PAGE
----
Bernie Sanders Has Criticized Ben Carson For His Policies, So He's Probably Not Thrilled About His HUD Appointment

Well, it's official: Dr. Ben Carson has accepted President-elect Donald Trump's offer to lead the Department of Housing and Urban Development, otherwise known as HUD. It'd been rumored early in the transition process that Carson was up for a cabinet post, but the speculation was tamped down after Carson reportedly withdrew himself from consideration, citing a lack of governmental experience. But now he's back, and as such, some people are wondering what Democratic Party leaders think of him. For example ― what does Bernie Sanders think of Carson?

While you might assume that Sanders wouldn't have had much occasion to talk about Carson, he actually did address the retired neurosurgeon's campaign during the primaries, both defending him from inquiries and doubts over details of his personal biography, and condemning him for some of his hard-right policy positions, specifically on health care, taxes, and climate change. Here's what Sanders told NBC News' Chuck Todd, on a November 2012 episode of Meet The Press.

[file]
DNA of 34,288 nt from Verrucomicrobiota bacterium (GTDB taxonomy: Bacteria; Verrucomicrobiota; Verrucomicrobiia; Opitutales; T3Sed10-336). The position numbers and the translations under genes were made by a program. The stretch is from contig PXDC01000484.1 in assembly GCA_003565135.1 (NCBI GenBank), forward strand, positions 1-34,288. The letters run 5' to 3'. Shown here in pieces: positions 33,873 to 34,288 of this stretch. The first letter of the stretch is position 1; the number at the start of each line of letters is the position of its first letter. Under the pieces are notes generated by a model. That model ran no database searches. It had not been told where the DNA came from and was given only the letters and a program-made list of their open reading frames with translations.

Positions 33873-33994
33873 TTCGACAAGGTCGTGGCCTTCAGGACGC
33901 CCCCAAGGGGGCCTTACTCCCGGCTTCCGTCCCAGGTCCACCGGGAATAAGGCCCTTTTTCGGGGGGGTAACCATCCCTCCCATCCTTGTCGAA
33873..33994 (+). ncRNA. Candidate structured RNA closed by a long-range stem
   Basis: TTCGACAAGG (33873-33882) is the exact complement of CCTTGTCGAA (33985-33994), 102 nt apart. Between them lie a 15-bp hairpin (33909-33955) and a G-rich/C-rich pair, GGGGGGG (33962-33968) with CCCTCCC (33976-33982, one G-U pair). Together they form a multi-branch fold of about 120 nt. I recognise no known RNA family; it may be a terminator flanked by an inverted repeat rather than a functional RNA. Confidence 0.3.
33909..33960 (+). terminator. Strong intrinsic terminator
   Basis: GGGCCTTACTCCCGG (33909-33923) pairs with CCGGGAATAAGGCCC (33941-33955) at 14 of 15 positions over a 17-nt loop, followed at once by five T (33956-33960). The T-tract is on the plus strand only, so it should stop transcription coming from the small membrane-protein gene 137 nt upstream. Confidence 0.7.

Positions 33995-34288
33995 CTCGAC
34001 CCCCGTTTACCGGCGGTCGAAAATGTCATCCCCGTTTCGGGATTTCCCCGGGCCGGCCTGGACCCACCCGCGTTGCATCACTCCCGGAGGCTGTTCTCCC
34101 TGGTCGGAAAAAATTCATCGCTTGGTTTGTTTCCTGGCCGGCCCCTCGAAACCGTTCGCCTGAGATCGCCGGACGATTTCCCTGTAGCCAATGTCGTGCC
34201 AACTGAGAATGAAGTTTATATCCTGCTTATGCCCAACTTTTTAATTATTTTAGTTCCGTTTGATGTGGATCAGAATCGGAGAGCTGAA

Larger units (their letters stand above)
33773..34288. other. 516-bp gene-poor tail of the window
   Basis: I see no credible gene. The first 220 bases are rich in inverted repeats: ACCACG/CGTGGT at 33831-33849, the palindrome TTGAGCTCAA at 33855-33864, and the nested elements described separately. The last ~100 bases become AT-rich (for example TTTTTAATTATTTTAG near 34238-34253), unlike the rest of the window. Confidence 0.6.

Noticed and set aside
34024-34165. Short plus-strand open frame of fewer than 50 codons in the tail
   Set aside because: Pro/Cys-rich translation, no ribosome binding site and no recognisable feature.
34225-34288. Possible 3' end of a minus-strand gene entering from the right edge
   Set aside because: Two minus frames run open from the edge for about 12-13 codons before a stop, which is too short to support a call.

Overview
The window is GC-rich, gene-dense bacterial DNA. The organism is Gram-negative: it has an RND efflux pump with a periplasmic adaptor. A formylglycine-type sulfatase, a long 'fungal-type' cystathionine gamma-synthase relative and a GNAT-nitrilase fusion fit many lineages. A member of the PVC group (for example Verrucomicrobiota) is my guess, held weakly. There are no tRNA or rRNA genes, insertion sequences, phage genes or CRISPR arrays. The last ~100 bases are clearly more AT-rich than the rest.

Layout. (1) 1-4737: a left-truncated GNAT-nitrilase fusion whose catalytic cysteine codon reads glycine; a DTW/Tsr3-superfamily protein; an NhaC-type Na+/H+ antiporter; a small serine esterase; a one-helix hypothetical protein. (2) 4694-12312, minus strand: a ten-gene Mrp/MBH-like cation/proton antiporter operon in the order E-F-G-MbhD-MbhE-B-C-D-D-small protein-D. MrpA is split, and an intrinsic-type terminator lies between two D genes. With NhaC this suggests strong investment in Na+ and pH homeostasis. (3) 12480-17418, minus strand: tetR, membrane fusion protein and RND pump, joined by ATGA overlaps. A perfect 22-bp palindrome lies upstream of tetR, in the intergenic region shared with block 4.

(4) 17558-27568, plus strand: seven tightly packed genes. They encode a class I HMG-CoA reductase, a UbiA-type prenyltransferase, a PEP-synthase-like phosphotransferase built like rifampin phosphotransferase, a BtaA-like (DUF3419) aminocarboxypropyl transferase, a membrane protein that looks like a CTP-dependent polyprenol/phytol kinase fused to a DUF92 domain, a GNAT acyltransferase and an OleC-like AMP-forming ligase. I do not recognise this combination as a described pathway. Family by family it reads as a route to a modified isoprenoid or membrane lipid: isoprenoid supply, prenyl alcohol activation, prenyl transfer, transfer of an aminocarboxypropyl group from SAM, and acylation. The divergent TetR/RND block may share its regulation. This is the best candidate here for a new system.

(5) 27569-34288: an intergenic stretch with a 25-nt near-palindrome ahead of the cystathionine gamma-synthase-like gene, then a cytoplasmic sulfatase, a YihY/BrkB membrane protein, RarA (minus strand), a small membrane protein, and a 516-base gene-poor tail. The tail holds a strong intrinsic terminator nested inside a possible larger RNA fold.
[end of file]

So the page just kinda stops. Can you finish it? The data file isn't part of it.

When you look at Dr. Carson, to the best of my knowledge, this man does not believe that climate change is caused by human activity. This man wants to abolish Medicare, impacting tens of millions of seniors, and this man wants to give huge tax breaks to the rich. I think it might be a better idea, I know it's a crazy idea, but maybe we focus on the issues impacting the American people and what candidates are saying, rather than just spending so much time exploring their lives of thirty or forty years ago.
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In other words, while Sanders was sympathetic to Carson regarding the media's interest in his backstory ― a backstory that was also pilloried and attacked by then GOP frontrunner and now President-elect Trump ― he was none too charitable when it came to Carson's policies. And while he hasn't offered any comment yet on the news of Carson accepting Trump's invitation, it stands to reason that his fundamental objections haven't changed, because it's not as though Carson is any less of a climate change denier now than late last year.

Carson's views on climate change might not impact much from his perch at HUD chief, though his views on economic fairness and inequality certainly could. For what it's worth, however, he's not fully in the clear just yet. That's because HUD secretary is a position that requires Senate approval, meaning Carson will have to be approved before he can serve. That probably won't be much of a problem, however, owing to the current Republican senate majority.